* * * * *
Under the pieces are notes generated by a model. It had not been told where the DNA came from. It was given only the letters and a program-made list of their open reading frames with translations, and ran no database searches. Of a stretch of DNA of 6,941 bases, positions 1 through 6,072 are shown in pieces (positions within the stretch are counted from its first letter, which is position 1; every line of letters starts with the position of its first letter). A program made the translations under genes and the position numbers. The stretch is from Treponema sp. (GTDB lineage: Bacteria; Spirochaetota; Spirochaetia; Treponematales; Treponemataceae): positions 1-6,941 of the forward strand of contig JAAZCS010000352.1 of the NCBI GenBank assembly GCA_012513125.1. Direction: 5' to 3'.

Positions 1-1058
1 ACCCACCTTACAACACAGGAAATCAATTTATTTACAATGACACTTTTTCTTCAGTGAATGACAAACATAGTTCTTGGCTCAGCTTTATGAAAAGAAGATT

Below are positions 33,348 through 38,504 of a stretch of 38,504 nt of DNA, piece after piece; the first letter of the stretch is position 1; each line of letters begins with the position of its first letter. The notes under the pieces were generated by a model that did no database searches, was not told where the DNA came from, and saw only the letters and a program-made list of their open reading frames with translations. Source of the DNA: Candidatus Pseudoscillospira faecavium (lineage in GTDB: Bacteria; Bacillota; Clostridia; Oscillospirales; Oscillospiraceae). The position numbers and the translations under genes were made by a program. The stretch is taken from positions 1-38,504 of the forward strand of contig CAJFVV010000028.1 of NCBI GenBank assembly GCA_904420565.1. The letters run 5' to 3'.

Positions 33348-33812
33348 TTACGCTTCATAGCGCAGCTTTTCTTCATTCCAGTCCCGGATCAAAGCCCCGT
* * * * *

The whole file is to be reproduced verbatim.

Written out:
Under the pieces are notes generated by a model. It had not been told where the DNA came from. It was given only the letters and a program-made list of their open reading frames with translations, and ran no database searches. Of a stretch of DNA of 6,941 bases, positions 1 through 6,072 are shown in pieces (positions within the stretch are counted from its first letter, which is position 1; every line of letters starts with the position of its first letter). A program made the translations under genes and the position numbers. The stretch is from Treponema sp. (GTDB lineage: Bacteria; Spirochaetota; Spirochaetia; Treponematales; Treponemataceae): positions 1-6,941 of the forward strand of contig JAAZCS010000352.1 of the NCBI GenBank assembly GCA_012513125.1. Direction: 5' to 3'.

Positions 1-1058
1 ACCCACCTTACAACACAGGAAATCAATTTATTTACAATGACACTTTTTCTTCAGTGAATGACAAACATAGTTCTTGGCTCAGCTTTATGAAAAGAAGATT

Below are positions 33,348 through 38,504 of a stretch of 38,504 nt of DNA, piece after piece; the first letter of the stretch is position 1; each line of letters begins with the position of its first letter. The notes under the pieces were generated by a model that did no database searches, was not told where the DNA came from, and saw only the letters and a program-made list of their open reading frames with translations. Source of the DNA: Candidatus Pseudoscillospira faecavium (lineage in GTDB: Bacteria; Bacillota; Clostridia; Oscillospirales; Oscillospiraceae). The position numbers and the translations under genes were made by a program. The stretch is taken from positions 1-38,504 of the forward strand of contig CAJFVV010000028.1 of NCBI GenBank assembly GCA_904420565.1. The letters run 5' to 3'.

Positions 33348-33812
33348 TTACGCTTCATAGCGCAGCTTTTCTTCATTCCAGTCCCGGATCAAAGCCCCGT